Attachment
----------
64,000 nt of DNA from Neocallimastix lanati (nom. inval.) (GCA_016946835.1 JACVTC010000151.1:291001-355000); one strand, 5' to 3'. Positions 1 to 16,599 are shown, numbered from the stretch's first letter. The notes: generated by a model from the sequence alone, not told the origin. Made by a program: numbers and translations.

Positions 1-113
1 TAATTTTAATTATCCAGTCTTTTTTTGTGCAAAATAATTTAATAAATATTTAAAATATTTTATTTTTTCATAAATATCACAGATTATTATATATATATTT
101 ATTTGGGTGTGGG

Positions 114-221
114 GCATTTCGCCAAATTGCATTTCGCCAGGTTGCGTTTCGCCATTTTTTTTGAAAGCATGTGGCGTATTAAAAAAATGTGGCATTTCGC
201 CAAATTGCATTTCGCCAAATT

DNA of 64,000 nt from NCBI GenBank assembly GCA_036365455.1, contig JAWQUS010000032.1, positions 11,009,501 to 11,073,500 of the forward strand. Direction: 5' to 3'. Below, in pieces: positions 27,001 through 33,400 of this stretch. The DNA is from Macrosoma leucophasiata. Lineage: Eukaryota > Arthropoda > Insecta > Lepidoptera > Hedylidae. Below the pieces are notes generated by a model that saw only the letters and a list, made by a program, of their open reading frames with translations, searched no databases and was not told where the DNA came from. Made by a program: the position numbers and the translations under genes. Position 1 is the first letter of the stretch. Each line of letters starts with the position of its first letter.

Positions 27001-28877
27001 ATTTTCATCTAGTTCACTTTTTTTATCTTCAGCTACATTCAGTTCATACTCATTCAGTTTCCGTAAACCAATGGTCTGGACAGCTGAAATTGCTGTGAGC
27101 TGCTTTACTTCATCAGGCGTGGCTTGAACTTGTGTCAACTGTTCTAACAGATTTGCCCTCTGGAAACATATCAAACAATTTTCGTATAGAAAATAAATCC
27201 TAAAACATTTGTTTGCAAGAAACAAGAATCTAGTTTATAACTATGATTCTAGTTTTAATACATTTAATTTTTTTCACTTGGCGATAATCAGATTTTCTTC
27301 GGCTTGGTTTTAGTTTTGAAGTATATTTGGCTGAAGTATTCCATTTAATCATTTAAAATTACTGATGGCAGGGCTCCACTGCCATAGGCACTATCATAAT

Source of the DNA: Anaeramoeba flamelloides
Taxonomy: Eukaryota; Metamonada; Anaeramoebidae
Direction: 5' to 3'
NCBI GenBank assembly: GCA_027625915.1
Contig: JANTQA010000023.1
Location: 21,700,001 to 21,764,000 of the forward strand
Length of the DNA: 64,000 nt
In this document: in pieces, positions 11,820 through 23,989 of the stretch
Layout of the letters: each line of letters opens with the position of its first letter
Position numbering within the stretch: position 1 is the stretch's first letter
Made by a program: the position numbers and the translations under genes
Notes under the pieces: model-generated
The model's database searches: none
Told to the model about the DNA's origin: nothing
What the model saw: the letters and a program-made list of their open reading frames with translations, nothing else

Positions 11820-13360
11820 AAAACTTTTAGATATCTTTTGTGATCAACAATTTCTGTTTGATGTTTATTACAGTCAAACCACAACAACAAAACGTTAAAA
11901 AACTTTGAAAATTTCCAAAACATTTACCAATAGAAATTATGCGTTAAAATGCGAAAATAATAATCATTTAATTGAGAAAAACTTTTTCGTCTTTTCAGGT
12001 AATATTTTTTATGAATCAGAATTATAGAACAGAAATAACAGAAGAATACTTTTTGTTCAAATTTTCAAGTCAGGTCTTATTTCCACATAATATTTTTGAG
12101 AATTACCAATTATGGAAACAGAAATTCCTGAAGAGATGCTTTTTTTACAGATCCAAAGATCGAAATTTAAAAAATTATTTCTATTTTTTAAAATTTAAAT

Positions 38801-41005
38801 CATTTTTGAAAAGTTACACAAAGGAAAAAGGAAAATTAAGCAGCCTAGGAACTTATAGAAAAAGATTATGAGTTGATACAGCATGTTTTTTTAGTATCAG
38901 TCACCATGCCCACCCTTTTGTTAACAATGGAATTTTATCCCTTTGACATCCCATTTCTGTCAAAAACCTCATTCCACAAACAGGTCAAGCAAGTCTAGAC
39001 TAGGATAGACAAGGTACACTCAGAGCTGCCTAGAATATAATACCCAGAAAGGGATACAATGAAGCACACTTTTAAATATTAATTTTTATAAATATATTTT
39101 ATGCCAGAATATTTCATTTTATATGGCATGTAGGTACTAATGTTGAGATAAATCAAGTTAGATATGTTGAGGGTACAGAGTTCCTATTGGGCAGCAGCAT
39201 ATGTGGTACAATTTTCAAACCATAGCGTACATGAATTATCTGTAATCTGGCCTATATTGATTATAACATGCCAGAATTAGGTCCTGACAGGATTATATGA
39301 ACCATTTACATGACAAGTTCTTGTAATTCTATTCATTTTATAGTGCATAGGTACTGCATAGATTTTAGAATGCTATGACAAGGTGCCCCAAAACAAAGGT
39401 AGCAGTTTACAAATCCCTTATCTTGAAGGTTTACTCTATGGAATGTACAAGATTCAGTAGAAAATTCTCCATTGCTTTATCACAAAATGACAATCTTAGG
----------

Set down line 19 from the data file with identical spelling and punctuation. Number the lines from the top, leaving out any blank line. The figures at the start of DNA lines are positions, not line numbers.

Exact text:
Location: 21,700,001 to 21,764,000 of the forward strand